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Steel Rises, New Yorkers Rebuild Lives on 9/11 Anniversary


Visitors to New York will find construction underway on a memorial and museum at the former site of the World Trade Center, destroyed seven years ago in the September 11 terror attacks. Nearly 3,000 people died that day, most of them in the collapse of the World Trade Center’s twin towers. Seven years later, the work of rebuilding is also ongoing in the lives of survivors, as they remake their own lives while remembering those who were lost.

Last week, construction workers erected the first steel column for the National September 11 Memorial and Museum. It was installed where the World Trade Center's north tower once stood. Joe Daniels, president of the museum-memorial, says waterfalls will cascade into two reflecting pools built in the footprints of the twin towers.

“It's all about reflecting absence,” Daniels said in an interview at his office overlooking the site. “The names of the victims will be arrayed along the sides of these pools, and people will go there and recognize this is the spot where the twin towers stood, and it's not here anymore; and of course most importantly, the almost 3,000 people who were killed that day are no longer with us either."

Freedom Tower

Another centerpiece of the reclaimed "ground zero" area will be the Freedom Tower, as it’s called. That is the massive skyscraper whose design and construction has been dogged by controversy. Developers call it a hopeful symbol of recovery, while some architecture critics say the fortified base is more evocative of fear.

Memorial & Museum

The September 11 Memorial & Museum will cover half of the former World Trade Center site. Daniels says the project should be complete by the tenth anniversary of the attacks in 2011.

In the meantime, a temporary museum established by the September 11th Families Association draws thousands of visitors. The WTC Tribute Center is just opposite Ground Zero, a place that 84-year-old Dina LaFond thought she would never visit. “It took me four years to go back there,” she said last week. “I never wanted to go there for the rest of my life."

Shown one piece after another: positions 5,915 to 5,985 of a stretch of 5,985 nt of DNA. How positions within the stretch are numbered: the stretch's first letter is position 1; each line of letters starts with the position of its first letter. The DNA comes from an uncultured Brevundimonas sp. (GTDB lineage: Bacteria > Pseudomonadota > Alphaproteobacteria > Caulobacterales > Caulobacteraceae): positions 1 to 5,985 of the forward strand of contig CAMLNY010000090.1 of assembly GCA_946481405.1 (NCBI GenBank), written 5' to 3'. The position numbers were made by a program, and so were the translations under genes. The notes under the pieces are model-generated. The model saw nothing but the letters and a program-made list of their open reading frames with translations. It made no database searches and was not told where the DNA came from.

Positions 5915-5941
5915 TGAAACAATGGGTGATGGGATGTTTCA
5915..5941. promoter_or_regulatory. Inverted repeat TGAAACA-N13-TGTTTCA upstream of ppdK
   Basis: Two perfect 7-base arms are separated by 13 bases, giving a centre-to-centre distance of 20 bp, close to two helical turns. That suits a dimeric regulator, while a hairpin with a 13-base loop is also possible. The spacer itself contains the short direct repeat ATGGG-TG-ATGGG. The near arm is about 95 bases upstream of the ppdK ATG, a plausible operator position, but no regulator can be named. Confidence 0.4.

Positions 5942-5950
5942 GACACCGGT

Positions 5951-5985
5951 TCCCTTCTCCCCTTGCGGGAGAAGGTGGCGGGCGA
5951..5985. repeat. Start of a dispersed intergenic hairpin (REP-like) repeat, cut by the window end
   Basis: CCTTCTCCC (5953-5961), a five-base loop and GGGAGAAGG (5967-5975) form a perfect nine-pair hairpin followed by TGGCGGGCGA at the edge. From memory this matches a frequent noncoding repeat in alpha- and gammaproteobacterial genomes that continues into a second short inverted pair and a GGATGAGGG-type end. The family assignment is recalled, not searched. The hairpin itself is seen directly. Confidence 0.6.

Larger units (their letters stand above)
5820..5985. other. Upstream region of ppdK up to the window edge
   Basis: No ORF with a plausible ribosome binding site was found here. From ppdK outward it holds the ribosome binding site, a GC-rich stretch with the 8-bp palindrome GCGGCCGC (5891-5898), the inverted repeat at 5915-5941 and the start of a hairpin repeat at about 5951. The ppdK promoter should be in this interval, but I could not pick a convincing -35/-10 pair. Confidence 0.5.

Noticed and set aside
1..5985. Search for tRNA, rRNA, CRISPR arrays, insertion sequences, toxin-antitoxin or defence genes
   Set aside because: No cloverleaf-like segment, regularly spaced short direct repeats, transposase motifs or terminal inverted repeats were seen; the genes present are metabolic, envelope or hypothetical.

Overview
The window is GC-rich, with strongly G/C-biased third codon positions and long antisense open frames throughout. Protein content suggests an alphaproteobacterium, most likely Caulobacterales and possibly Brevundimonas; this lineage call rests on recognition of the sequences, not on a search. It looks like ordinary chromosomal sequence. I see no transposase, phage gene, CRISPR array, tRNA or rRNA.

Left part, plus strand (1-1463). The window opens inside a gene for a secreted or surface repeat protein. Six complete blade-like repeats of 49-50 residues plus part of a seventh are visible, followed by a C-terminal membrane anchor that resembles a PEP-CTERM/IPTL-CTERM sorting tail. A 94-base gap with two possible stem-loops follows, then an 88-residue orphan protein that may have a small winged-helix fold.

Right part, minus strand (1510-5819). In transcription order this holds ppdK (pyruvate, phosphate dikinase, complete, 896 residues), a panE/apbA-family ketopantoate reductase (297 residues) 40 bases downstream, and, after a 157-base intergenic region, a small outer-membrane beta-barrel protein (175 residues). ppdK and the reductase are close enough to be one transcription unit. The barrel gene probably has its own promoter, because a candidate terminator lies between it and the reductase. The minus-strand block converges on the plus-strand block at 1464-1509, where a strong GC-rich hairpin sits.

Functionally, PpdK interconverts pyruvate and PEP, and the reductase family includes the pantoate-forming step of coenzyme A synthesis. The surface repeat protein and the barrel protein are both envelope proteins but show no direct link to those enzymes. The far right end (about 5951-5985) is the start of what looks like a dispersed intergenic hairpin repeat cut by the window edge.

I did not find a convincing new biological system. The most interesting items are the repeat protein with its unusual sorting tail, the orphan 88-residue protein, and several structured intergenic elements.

Dina LaFond is a volunteer at the WTC Tribute Center, where she helps lead tours around the site. To each group, she tells the story of her own daughter, Jeanette LaFond-Menichino, an insurance company vice-president.

She was also a serious part-time artist who was inspired by the view from her office high in the north tower. She died in the attacks. Her mother’s story always begins, “She was 49 years old. She worked on the 94th floor of the north tower, right where the first plane hit.”

Jeanette took photographs of the view from her office, her mother says, and used them in her own landscape paintings.

“The clouds would come right up to her window, and sometimes there were rain clouds, and you could actually see the rainfall. And if you looked above the clouds, it was completely clear. And when the airplanes and helicopters passed by, you could actually see in the compartments,” her mother tells the tour groups.

Dina LaFond's husband, Jeanette’s father, died nine months after the attacks. Now LaFond lives alone in her Brooklyn apartment, surrounded by her daughter's paintings. But she is rarely at home. She works two days a week in a bank office in Manhattan, and attends Catholic Mass every Sunday. A lifelong singer and dancer, she also joined a tap-dancing troupe that performs at retirement centers. LaFond’s goal now is to dance one day on the stage of Radio City Music Hall. She says her activities keep her happy and hopeful, and not bitter.

“You know, what am I going to do, keep crying, and like that? You just take each day as it comes. Thank God that I found these places where I could go to sing and dance. Of course, yes, you do have a kind of hatred for these people here who destroy innocent people. You just have to brush that out of your mind and hope to God it never happens again, and you hope they come to their senses and realize how wrong they were."

Recently, LaFond and her surviving daughter, Anita, recorded their memories of Jeannette as part of a project called StoryCorps. Their stories will be included in an audio archive at the September 11 Memorial and Museum when it opens in three years. Dina LaFond says that she will continue telling her daughter’s story to visitors. “It gives you a sense that maybe these other people might have lost someone and don't know how to deal with it, and if I tell them that I miss my daughter continuously, it's like having another skin on me, that she is always with me, that I never forget her, and she's an inspiration for me to carry on. And if I didn't do that, I'd really be lost.”

“Thank you for listening,” she told a group at the end of a recent tour. The tourists, who come from Britain, Australia, Japan and other countries, applauded her. Then they lined up to shake her hand and kiss her cheek.

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